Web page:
“America the Beautiful” is not the USA’s national anthem, though some folks think it is a superior song to “The Star Spangled Banner.” Katharine Lee Bates wrote the lyrics to “America the Beautiful,” but she also fought for the rights of those who experienced the ugliness that the nation had to offer. It seems fitting that we learn a bit more about her today, on July 4, 2019.
Bates was inspired to write her poem “Peerless Pike” while on Pike’s Peak in 1893. She was a professor of English at Wellesley College for women in Massachusetts, but took a summer job at Colorado College that year. While on the mountaintop, she looked out, seeing far and wide. When she returned to the hotel she was staying at, she wrote out the poem.
On July 4, 1895, “Peerless Pike” was published in the church periodical The Congregationalist. Over the years, Bates revised the poem and republished it three times. In 1910 the poem was retitled “America the Beautiful” and published with music by Samuel A. Ward, a church organist and choirmaster. The two never met in person; it was purely luck that married the words with the music. By the time their work became “America the Beautiful,” the poem had been set to at least 75 different melodies. The version you and I hear today is simply the one that became the most popular.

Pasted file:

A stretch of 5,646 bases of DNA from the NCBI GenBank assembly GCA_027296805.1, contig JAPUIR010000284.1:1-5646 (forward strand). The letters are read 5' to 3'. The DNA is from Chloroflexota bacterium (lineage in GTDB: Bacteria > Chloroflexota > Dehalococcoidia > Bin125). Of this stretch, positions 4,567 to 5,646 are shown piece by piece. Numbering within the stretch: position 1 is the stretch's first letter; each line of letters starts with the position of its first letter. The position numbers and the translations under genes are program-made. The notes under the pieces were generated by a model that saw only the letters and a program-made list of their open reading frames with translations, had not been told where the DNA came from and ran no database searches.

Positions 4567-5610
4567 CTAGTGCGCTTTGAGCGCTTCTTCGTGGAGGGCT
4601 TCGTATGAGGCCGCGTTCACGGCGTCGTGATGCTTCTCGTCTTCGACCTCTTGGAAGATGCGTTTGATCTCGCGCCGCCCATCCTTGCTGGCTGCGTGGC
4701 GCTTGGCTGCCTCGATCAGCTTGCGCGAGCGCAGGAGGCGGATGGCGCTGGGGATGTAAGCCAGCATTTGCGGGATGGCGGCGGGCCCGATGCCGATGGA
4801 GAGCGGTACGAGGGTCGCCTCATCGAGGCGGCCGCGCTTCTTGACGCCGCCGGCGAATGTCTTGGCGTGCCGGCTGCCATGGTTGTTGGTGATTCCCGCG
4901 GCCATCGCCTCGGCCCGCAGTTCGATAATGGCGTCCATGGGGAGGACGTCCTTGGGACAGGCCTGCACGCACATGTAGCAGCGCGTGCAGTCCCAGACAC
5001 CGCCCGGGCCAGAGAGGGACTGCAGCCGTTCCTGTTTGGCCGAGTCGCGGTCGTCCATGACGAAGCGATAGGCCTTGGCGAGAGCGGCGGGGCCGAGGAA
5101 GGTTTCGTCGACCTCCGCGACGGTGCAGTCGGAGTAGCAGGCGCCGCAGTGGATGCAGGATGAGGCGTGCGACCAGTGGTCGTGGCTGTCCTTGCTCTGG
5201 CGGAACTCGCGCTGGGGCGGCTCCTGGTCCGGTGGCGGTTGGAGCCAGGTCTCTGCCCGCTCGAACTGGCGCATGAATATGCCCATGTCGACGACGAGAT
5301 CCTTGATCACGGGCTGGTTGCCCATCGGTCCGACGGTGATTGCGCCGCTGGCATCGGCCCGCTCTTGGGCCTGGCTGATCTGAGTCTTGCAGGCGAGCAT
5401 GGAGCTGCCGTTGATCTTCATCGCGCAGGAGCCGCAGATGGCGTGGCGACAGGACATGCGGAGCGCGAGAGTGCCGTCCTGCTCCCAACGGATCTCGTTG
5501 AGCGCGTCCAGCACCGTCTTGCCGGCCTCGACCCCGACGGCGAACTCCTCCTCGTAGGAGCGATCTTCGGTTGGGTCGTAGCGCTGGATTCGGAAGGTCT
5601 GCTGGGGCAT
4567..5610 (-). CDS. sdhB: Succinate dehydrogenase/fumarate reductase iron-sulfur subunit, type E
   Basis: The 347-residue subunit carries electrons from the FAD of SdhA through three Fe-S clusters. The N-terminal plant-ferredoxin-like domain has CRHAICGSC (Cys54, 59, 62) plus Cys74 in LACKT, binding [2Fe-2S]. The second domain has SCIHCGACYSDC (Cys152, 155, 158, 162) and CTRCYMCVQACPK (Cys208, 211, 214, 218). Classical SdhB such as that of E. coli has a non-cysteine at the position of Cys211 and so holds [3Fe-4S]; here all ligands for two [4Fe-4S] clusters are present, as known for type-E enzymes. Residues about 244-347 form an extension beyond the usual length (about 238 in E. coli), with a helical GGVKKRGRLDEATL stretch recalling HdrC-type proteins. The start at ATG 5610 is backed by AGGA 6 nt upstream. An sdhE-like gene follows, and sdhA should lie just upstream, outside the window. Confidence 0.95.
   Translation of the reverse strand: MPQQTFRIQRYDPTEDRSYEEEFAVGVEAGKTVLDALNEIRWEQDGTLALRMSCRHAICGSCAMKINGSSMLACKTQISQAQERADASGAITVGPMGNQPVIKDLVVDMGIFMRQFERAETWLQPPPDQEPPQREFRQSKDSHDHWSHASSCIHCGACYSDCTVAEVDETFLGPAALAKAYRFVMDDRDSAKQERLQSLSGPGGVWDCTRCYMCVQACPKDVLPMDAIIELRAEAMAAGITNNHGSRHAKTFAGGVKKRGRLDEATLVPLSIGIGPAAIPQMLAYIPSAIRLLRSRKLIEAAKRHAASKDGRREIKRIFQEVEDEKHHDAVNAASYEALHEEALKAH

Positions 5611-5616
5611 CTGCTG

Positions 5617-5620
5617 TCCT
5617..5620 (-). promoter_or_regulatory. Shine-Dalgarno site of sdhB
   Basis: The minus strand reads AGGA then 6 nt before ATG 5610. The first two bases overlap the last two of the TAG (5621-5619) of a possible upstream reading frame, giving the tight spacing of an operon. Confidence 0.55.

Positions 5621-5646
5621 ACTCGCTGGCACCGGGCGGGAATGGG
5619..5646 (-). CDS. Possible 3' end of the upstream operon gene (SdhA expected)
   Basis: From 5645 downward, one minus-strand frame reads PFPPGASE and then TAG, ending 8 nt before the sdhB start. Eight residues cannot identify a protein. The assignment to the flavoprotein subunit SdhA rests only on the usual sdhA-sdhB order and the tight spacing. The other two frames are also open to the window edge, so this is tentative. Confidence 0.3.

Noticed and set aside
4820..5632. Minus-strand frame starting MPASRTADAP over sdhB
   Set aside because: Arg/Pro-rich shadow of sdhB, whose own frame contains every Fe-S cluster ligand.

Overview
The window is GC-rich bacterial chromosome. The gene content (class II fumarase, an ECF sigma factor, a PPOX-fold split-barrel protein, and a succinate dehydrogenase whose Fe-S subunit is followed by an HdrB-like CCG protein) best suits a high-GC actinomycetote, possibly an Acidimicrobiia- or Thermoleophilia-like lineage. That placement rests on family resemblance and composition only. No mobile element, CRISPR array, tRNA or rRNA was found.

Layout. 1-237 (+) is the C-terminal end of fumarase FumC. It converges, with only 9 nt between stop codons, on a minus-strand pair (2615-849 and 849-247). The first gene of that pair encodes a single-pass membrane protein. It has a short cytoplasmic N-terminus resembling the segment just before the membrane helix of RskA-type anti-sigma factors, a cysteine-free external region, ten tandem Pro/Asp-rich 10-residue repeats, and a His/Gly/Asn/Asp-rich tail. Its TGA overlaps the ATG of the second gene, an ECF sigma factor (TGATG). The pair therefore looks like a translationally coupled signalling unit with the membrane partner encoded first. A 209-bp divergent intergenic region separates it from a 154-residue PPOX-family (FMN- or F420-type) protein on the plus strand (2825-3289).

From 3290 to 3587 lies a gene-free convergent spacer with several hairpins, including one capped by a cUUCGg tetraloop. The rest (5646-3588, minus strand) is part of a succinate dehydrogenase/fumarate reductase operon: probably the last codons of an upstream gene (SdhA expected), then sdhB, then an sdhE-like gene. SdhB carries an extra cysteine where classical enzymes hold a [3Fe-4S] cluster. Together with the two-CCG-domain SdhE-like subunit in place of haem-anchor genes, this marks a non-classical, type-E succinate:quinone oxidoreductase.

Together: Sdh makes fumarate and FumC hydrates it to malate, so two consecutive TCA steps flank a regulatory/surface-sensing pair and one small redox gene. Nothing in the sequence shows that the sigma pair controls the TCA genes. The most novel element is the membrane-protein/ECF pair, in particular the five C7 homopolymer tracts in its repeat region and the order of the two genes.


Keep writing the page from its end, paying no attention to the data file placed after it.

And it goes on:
By the time of her death in 1929, Bates would have heard her works and Ward’s music almost everywhere. The popularity of “America the Beautiful” varies over the decades. Some people have tried to have it declared the national anthem, either because the lyrics do not reference military struggle or because they believe it is easier for the average person to sing. Choirs, bands, and popular musicians put out new renditions of the song from time to time.
Bates was not merely a poet who got lucky. She was born on August 12, 1859, in Falmouth, Massachusetts, to William Bates and Cornelia Frances Lee. Her father, a minister, died a few weeks after her birth, so her mother moved their family to Wellesley. Bates was raised by two women: her mother, a teacher, and an aunt, who was a writer. As a child she was encouraged to attend school and did well there. Bates earned a bachelor’s degree in English at Wellesley College.
Like many women, she went on to teach at various schools, but she also started publishing her writing. In 1889 she had two major successes. "Goody Santa Claus on a Sleigh Ride," from her collection Sunshine and other Verses for Children, popularized the character of Mrs. Claus. Her young adult novel, Rose and Thorn, won a monetary prize from the Congregational Sunday School and Publishing Society; the story used poor and working class women characters to teach about the value of social reform. She also worked as a journalist for the New York Times at the end of the Spanish-American war, but her reports seemed to try to counter the negative stereotypes about the Spanish instead of fueling war propaganda.